Rape case sparks call for teacher protection
New measures to protect the reputation of teachers facing accusations of assault have been called for after a Londonderry man was acquitted of raping a 14-year-old pupil.
Organisations representing teachers in Northern Ireland have now called for an overhaul of protocols and the law to prevent innocent teachers and other childcare workers being stigmatised.
One union estimates that hundreds of allegations were now being made against teaching staff here each year.
The Irish National Teachers’ Organisation (INTO) said that it was dealing with around 50 accusations of assaults, including a small number of sexual assaults, levelled at teachers by pupils each year.
It said that in 96% of cases, right across the UK, the teachers accused were being found innocent.
The union spoke out after Derry school teacher Stewart Robert Smith was cleared of raping and indecently assaulting a 14-year-old girl almost a decade ago.
The Ulster Teachers’ Union (UTU), which counts Mr Smith among its members, has now called for meetings with the Department for Education and its PSNI and social services partners on the Child Protection Group to discuss the need for reform.
UTU general secretary Avril Hall-Callaghan said the union had recently passed a resolution advocating talks with the department and its partners.
“The group was set up to discuss issues like this and we want to ensure teachers are treated better than they are at the moment,” she said.
“Quite often in cases like this, the teachers are suspended pending an investigation, and we want some kind of protection for teachers.
“Sometimes the smallest allegation ends up in a teacher being suspended from their job.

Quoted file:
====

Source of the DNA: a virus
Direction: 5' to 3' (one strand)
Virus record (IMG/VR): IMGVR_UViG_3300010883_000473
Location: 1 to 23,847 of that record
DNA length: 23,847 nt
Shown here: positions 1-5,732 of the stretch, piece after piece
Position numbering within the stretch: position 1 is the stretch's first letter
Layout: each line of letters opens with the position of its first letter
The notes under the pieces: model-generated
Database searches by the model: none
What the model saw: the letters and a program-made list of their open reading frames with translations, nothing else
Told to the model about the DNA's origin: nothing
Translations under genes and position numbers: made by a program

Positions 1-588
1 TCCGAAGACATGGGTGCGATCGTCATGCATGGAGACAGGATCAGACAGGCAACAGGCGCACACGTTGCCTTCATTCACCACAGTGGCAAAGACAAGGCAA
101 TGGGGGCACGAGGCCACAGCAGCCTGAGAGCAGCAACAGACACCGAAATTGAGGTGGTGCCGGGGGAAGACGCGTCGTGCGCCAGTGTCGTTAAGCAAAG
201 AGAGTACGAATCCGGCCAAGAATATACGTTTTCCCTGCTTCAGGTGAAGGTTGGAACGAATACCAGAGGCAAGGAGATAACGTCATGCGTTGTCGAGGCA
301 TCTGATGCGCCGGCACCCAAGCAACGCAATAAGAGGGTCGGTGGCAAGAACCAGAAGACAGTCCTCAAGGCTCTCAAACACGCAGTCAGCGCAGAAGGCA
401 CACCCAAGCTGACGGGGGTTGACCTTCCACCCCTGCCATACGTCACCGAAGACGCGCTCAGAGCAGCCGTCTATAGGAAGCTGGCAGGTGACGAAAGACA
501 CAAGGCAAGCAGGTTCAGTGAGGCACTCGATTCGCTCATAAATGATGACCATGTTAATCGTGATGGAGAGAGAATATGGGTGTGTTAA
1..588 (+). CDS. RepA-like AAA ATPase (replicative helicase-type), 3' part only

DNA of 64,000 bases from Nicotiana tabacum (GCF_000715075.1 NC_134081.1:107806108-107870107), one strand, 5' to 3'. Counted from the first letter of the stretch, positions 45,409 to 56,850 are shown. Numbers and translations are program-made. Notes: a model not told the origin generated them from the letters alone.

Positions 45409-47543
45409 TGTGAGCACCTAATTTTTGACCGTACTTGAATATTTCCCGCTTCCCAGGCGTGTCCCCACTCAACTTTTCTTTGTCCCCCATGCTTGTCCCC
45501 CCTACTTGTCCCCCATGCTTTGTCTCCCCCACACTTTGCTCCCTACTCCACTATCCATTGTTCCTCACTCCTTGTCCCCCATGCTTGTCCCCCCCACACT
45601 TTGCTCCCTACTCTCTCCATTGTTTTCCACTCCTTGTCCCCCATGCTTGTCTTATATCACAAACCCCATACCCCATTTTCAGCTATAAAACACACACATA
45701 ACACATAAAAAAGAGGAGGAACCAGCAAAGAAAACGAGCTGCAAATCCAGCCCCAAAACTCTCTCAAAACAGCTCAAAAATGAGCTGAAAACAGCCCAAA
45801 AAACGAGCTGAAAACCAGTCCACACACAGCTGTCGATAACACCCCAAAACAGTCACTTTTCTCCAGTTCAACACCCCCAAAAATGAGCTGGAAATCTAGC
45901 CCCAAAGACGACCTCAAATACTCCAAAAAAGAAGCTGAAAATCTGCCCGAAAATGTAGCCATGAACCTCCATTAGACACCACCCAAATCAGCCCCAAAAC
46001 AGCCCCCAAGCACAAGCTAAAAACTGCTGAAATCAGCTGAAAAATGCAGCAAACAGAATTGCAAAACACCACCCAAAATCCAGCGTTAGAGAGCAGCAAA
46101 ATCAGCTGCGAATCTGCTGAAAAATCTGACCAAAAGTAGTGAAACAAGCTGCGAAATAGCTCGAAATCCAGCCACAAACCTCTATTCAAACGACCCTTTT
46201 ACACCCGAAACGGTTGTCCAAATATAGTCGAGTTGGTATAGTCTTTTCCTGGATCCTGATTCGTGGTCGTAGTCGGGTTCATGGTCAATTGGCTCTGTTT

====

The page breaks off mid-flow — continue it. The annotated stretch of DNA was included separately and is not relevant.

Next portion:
“Even where allegations are made with absolutely no substance, the teacher feels as if they are guilty.
“Those are the sort of issues we need to get into. We need to get in there and examine how people are treated.”
She said that examining the protection for teachers who have been charged but not convicted is something the union may now raise with the PSNI.
Brendan Harron, senior official with INTO in Northern Ireland, warned that teachers who have been accused of assaults can end up being severely damaged by unfounded allegations.
“If it is an accusation of sexual assault, social services get involved, interview the person’s own children and the accused person may be told they can’t be alone with their own children.
“If the allegation is true there has to be child protection, but in 96% of cases in the UK, allegations of assault have been proven unfounded. Fewer than 5% are upheld.”
Mr Harron said it was now time to bring Northern Ireland’s legal position into line with that of England, where it is an offence to openly discuss or report an allegation against a teacher or other childcare worker, unless they’ve been charged.